Modern-day attacks on one another and debates between factions in the body of Christ rarely, if ever, depict the love we’re called to as followers of Jesus. In recent years, a number of Christian leaders and authors have gained fame by criticizing other leaders—even accusing those who, based on the fruit of their ministries, obviously have been anointed and approved by God. These accusations, which have caused ongoing strife in the church-at-large, do not spring from the Holy Spirit.
James instructs us, “Do not speak evil of one another, brethren. He who speaks evil of a brother and judges his brother, speaks evil of the law and judges the law. But if you judge the law, you are not a doer of the law but a judge. There is one Lawgiver, who is able to save and to destroy. Who are you to judge another?” (James 4:11-12).
Unfortunately, too often those leaders who ought to be examples of love show little deference for one another. They—like the rest of us—are often suspicious and become insecure when others are blessed. We would do well not to be partakers of the serpent’s jealous poison!
The Destruction of Relationships
One of the worst consequences of jealousy is the destruction of relationships—even among the closest of friends, co-workers, family members, and marriage partners. When jealousy is present, true fellowship is impossible.
“If we walk in the light as He is in the light, we have fellowship with one another” John writes (1 John 1:7). If we harbor jealous feelings toward one another, however, we are walking according to the flesh (see Gal. 5:19-21), and our relationships suffer dramatically.
In the parable of the prodigal son (Luke 15:11-32), jealousy rose up in the heart of the faithful son when the father chose to forgive, bless and even celebrate the return of the wayward prodigal. The older brother became the enemy of the returning brother and expressed anger toward the father who loved him, separating himself from fellowship and putting a damper on the reunion. Apparently he had not read Proverbs 18:1, which says, “He who separates himself seeks his own desire, he quarrels against all sound wisdom” (NAS).
Jealousy also ruined the relationship between another set of brothers, Cain and Abel. When Cain’s offering to God was rejected and Abel’s offering was accepted, Cain became jealous and boiled with anger. Scripture says “his countenance fell” (Gen. 4:5, NKJV).
When the spirit of jealousy enters the heart, darkness comes over the mind and emotions—and that’s what happened to Cain. The result was the first sin of one human being against another: murder.
The Blessing of Unity
We live in an awesome hour. More than ever we are challenged to be led by the Spirit, to enter into communion with the Lord and with our brothers and sisters in Christ. The psalmist tells us, “Behold, how good and how pleasant it is for brethren to dwell together in unity!…For there the Lord commanded the blessing” (Ps. 133:1,3).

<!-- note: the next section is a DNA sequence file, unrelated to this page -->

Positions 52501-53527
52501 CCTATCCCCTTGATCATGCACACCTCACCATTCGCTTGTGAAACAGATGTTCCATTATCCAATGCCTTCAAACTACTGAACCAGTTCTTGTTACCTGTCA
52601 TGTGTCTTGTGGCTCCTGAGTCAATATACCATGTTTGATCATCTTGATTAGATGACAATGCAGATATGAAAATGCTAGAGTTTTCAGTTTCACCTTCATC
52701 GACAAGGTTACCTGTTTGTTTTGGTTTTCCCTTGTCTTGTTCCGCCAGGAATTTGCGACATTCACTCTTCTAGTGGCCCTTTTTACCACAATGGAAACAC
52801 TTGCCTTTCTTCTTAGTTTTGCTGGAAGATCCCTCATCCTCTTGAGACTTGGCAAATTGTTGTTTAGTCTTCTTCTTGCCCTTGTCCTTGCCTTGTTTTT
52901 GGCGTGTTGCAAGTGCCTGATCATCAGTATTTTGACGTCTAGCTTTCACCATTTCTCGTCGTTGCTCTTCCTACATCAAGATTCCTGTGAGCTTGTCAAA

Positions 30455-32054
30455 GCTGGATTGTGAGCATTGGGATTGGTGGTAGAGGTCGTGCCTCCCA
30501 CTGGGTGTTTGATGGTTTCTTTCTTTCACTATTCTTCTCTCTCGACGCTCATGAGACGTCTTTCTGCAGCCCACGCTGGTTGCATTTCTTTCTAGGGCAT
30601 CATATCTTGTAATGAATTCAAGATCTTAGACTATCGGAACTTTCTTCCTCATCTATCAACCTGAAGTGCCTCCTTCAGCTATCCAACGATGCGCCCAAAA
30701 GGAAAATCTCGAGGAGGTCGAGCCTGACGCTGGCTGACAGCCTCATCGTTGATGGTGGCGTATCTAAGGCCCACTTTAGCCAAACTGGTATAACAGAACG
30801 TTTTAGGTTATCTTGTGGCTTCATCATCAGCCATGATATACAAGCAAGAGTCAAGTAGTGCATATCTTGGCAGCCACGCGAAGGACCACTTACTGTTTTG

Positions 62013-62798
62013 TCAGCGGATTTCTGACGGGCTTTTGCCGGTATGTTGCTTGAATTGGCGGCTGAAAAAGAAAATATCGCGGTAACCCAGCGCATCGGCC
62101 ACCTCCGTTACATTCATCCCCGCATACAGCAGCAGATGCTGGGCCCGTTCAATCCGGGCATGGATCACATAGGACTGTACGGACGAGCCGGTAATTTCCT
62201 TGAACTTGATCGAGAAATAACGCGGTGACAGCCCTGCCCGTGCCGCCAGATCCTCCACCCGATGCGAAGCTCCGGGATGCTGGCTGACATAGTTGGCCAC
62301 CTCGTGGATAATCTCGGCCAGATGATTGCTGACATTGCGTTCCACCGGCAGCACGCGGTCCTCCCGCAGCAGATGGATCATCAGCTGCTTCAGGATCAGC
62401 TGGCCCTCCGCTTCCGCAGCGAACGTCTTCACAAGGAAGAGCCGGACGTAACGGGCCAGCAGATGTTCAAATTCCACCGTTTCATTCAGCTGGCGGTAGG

Jealousy separates and destroys. Love, on the other hand, produces unity and fruitfulness—it commands a blessing.
As we look to the heavens, longing for the refreshing of the Holy Spirit to bring in a great harvest and impart wholeness to the body of Christ, we must see that unity is a key to activating the hand of God. It’s important to understand that the unity that will command God’s blessing on His church will not come from our all becoming alike but from our learning to harmonize together in our differences!
Jealousy demands that any difference be a cause for accusation and offense; love understands that “if the whole body were an eye, where would be the hearing? If the whole were hearing, where would be the smelling? But now God has set the members, each one of them, in the body just as He pleased…indeed there are many members, yet one body” (1 Cor. 12:17-20). Rather than allowing differences to stir up jealousy and judgment, it is the Lord’s desire that “there should be no schism in the body, but that the members should have the same care for one another” (v. 25).
So how do we respond when jealousy arises in the hearts of others toward us? Remember, Jesus did not sit down with Judas, counsel him or try to circumvent his actions. He didn’t try to persuade His accusers of His own innocence or good intentions. He just continued doing the work given to Him by the Father.
For our part, we are constrained by God to love one another and to seek and save those who don’t have the light of Christ. How simple but exacting is our commission! Let us arm ourselves, then, with love and devotion to God, to one another, and to the harvest. By this we can escape the poisonous strike of jealousy and its bitter results.
And what of jealousy in our own hearts? God is challenging His people today to recognize His voice and stop being blind followers of the traditions, doctrines and judgments of men. We must walk by faith and not by sight, allowing forgiveness and mercy to fill us and remembering the exhortation of the Lord, “With what judgment you judge, you will be judged; and with the measure you use, it will be measured back to you” (Matt. 7:2).
True agape love, the Bible says, is not jealous (see 1 Cor. 13:4-7). Ultimately, the antidote against snakebite is love manifested in repentance and humility; in esteeming others above ourselves; and in leaving judgment to the One who alone knows hearts and can judge all things justly.
Each of us must be diligent to identify jealousy in our own hearts and commit it quickly to the cross. We must forgive others who are jealous toward us, recognizing the true father of the spirit of jealousy, and stay focused. Only then can the church as a whole build itself up in love and do the critical work of harvest and healing God has prepared for this moment in history.
Bonnie Chavda is a dynamic Bible teacher. Her presentations on personal revival have encouraged hundreds of women and men to come into the fullness of God’s purpose for His end-time warriors. She and her husband, evangelist Mahesh Chavda, conduct evangelistic crusades and training seminars around the world. They reside in Charlotte, N.C., with their four children.